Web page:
Temptations come in many forms and through many processes. At heart it seems that temptations are about filling a hole in my life that is there. Sometimes that hole becomes obvious through grief and loss or fear or failure, or just being overwhelmed. I want to escape, feel better or have the ache filled in and made better. Temptations come along: ‘If you do this or that; if you buy this or that; if you have this or that experience; if you give yourself to this or that ideology… you will feel better and life will be good’. That’s how addictions start – try this and you will feel better and you find yourself needing more and more and more and you’re deeper in to the abyss of pain and regret along a bad path.
There is, according to Blaise Pascal, a hole in the middle of our being that is ‘God-shaped’. That hole sometimes looks ‘computer-shaped’ or ‘new car-shaped’ or shaped like a bottle of wine or holiday or a new house or the perfect partner or a heroin injection… We fill the hole with stuff but it never works and the hole remains because our deepest yearning is not for more power, more glamour, more wealth and the stuff we can buy. The deep yearning of the human heart is for the deep presence of Divine love in which we can find our rest and our peace.
In this week’s reading, as we begin the journey of Lenten reflection in preparation for Easter, we read of Jesus being tempted in the wilderness (Matthew 4:1-11 – the Old Testament reading is also about temptation and Adam and Eve in the garden from Genesis 2 and 3). Jesus is taken into the wilderness where he fasts and prays. There the Tempter seeks to lure him into an alternative path and way of being that trusts in his own power, strength and to create his own future. Turn stones into bread because you are hungry (its also relevant and will feed people!). Throw yourself from the highest point of the Temple and have God save you (it is also spectacular and surely people will believe in you!). He is shown all the kingdoms of the world and tempted to make a claim for power over them by submitting to the Tempter and bowing before this one. In all of this Jesus has his identity questioned: ‘If you are the Son of God…’ If you really are this, then demonstrate it. Stand up outside God’s shadow and prove yourself. Jesus does not submit to the temptations but finds his identity and being in God’s love and grace. Food, spectacular acts, power… are not what he needs or wants. They are not who he is and in God’s grace he recognises that he is whole and complete in ways nothing else can provide.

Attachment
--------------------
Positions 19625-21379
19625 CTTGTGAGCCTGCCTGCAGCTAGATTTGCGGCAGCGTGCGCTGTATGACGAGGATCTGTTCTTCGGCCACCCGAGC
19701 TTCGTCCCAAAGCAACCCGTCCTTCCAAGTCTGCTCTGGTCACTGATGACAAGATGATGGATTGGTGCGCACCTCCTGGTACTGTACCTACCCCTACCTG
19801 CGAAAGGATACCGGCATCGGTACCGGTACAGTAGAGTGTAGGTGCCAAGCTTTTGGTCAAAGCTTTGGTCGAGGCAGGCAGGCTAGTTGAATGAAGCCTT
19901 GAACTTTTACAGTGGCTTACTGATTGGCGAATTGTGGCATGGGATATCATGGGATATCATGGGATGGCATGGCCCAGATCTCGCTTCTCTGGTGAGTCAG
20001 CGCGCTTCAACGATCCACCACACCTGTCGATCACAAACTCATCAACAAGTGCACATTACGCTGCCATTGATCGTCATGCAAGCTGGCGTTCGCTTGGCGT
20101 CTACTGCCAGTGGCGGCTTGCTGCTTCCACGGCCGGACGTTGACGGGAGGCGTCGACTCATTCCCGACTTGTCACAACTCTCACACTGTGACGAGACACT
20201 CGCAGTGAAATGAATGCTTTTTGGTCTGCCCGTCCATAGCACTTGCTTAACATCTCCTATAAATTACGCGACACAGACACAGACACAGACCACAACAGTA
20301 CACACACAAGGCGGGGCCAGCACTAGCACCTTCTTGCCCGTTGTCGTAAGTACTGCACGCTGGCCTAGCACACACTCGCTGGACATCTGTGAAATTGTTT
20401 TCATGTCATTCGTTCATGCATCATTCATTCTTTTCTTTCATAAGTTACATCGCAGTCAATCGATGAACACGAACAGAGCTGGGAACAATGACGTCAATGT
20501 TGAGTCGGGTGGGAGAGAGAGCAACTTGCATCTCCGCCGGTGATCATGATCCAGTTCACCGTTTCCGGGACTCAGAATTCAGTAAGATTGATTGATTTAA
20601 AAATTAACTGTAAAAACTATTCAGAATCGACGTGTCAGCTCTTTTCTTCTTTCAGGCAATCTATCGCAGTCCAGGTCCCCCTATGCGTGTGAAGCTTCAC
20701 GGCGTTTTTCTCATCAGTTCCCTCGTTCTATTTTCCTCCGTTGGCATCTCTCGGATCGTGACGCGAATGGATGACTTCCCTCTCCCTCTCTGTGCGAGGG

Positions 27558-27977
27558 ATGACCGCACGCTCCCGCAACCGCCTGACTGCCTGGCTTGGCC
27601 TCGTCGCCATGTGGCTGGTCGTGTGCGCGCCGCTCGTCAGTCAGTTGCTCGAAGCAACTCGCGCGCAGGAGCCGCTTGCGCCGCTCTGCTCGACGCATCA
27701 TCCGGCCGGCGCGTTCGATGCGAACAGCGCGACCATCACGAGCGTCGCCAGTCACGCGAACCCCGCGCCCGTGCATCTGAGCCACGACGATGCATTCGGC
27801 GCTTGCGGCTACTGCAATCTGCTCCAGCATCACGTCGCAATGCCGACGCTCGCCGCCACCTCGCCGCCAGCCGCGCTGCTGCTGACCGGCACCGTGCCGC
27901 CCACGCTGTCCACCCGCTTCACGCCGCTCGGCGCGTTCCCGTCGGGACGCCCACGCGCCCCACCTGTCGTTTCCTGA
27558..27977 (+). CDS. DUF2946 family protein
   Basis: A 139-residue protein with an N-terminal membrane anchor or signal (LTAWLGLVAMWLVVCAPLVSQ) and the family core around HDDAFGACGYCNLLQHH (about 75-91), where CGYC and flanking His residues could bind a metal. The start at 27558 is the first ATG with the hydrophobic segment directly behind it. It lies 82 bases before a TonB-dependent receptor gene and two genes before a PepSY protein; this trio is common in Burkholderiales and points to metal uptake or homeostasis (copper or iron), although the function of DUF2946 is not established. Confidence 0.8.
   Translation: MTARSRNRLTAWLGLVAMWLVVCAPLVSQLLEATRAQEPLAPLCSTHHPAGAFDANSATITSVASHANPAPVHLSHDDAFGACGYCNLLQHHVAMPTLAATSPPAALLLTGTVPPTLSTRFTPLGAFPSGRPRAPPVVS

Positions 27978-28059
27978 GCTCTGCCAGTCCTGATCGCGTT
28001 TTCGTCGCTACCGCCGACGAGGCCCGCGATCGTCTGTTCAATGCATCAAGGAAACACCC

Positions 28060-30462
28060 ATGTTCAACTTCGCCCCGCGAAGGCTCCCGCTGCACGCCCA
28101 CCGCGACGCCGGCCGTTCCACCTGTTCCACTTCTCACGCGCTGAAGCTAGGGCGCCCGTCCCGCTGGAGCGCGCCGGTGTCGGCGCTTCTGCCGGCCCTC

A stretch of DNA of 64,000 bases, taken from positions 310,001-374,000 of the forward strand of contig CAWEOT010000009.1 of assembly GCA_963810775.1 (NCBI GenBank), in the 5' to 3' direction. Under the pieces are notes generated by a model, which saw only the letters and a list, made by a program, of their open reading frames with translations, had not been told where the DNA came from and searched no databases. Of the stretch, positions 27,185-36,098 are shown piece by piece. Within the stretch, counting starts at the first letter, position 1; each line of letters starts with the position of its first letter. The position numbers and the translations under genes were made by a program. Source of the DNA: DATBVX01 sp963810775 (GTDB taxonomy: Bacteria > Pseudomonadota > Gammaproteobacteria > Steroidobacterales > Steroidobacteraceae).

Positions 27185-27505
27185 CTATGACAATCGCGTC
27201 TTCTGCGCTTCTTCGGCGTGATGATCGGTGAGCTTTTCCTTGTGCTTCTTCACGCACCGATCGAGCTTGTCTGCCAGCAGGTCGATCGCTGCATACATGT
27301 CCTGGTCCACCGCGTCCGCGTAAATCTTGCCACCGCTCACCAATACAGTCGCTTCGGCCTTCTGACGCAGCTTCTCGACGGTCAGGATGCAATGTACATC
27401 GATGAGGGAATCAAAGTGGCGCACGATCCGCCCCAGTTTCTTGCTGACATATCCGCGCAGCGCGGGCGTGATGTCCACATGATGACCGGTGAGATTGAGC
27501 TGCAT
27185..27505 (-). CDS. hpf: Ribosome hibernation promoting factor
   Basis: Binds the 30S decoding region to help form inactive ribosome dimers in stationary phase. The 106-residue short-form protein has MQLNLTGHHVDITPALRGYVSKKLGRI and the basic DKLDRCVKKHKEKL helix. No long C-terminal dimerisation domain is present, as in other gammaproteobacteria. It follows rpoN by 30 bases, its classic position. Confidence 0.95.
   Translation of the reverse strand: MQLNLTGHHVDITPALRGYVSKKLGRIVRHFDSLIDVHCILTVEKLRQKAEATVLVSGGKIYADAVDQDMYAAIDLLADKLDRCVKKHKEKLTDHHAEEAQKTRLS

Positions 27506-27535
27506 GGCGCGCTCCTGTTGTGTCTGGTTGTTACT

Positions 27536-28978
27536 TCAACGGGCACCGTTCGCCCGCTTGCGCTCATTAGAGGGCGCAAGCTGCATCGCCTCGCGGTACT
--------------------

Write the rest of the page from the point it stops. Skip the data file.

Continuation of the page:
When I recognise the temptations that come my way, I can see that there are many things I have sought or pursued but don’t need. They are nice and maybe fun but will not ease the restlessness in my soul. St Augustine suggested that we will be restless until we rest in God and that is a truth I hear in the story of Jesus and discover for myself when I learn to trust in God. If I find my peace and rest in God, everything else will find its place.